Benedict Arnold

Benedict Arnold is the most famous Revolutionary War spy, though to Americans he is more commonly called a traitor.

His very name has become associated with being a traitor.

How did this happen?

Battle Field at Ticonderoga, where Benedict Arnold was first stationed


Benedict was born January 14, 1741, in Norwich, Connecticut to Benedict and Hannah Arnold. As a young boy his family his father was a successful businessman. When the yellow fever came through their household it left only him and his sister Hannah alive out of the five children, his father drowned his sorrows in alcohol and their finances dwindled rapidly.

Benedict Jr. was pulled from school, and was apprenticed to some cousins on his mother’s side who ran an apothecary. He tried to join the militia once, but wasn’t allowed, though he eventually did join the militia to fight against the French in the French and Indian War. When his mother died, he took on the responsibility of taking care of his father and sister.

In 1767 Benedict Arnold took Margaret Mansfield to be his wife. He worked for his cousin for a few more years, during which time he fathered three boys.

Then war came.

Benedict Arnold, the Soldier

He joined the Army and became Captain of the Governor’s guard.

He was very successful in the beginning of his career in war, but he was soon sent on a mission and illegally joined by a group that was very disagreeable in his eyes. The whole mission he grew angrier and angrier with them. When he returned congress did nothing with the men. This infuriated him but was just to be the beginning of his troubles.

Through the years his social status went down, his wife died, and his rank as an officer was demoted several times. He was constantly in disagreement with the congress, and they were constantly infuriating him.

He was assigned a task to serve at Ticonderoga. There he was second in command, and after three days he discovered that he and the general had very different ideas on how to fight. They argued over it for a while, then they both just gave it up.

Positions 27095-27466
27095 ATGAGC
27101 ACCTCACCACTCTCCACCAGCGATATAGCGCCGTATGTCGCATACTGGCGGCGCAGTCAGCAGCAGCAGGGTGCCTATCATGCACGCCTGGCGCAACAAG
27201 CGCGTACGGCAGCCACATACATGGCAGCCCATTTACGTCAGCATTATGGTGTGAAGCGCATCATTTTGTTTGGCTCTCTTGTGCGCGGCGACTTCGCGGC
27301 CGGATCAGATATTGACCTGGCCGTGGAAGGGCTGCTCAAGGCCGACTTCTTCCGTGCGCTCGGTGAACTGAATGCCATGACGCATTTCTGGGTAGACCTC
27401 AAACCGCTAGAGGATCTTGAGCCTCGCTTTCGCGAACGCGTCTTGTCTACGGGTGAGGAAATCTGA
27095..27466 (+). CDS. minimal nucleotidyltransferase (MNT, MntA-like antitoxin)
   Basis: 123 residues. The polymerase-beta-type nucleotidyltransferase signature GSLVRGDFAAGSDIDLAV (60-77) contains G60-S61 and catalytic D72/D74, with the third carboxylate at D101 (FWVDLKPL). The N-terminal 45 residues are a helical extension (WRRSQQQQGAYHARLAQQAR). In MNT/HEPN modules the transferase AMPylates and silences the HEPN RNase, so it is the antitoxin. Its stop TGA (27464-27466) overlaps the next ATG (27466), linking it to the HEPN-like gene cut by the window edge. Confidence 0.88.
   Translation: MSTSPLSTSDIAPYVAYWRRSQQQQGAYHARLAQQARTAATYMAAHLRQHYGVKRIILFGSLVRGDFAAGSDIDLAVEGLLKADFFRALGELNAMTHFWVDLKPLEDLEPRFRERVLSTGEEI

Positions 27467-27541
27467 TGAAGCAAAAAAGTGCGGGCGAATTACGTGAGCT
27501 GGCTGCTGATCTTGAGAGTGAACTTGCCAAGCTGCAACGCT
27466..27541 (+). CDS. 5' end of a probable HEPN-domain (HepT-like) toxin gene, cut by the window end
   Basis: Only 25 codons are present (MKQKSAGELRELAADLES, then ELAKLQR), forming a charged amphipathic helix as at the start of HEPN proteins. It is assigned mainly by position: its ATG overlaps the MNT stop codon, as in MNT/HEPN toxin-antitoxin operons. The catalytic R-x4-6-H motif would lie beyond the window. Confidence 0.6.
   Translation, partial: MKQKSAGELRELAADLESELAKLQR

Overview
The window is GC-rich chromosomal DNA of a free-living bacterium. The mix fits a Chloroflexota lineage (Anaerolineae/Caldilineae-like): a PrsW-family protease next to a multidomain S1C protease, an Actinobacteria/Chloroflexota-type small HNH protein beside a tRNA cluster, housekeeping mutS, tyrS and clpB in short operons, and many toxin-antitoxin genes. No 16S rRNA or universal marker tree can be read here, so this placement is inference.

The next day Arnold ordered his horse and charged into battle. Upon seeing this, the soldiers received inspiration and charged in to fight alongside him. Just when victory was at hand, Arnold’s horse was shot in the breast. It fell and landed on Arnold’s leg, crippling it permanently. He was then deported to Philadelphia.

Benedict Arnold’s signature (public domain)

Benedict Arnold: 
British Spy and American Traitor

In Philly Benedict met his second wife, Peggy Shippen. She was 18 years old and he was 38 when they were married. His marriage to Peggy raised his social status immensely. Soon after, though, the congress did one more thing to make him angry, and by that winter he had decided to secretly trade with the British.

He was very useful to them due to his closeness with Washington from all those years of fighting. After a while, though, his courier was found with a letter in his sock to the British general.

The courier was brought before congress and beheaded.

Benedict Escapes

When Arnold heard of this he escaped on the ship his courier was supposed to use, and he went to London.

He was rewarded very well for his services and received land for himself and his family to live on in Canada. He tried to become a ship merchant, but they had no use for a cripple. He never found an actual job, but he did not live much longer so his reward money sufficed until he died.

All in all I think the worst thing that was hurt about Benedict Arnold was his pride.

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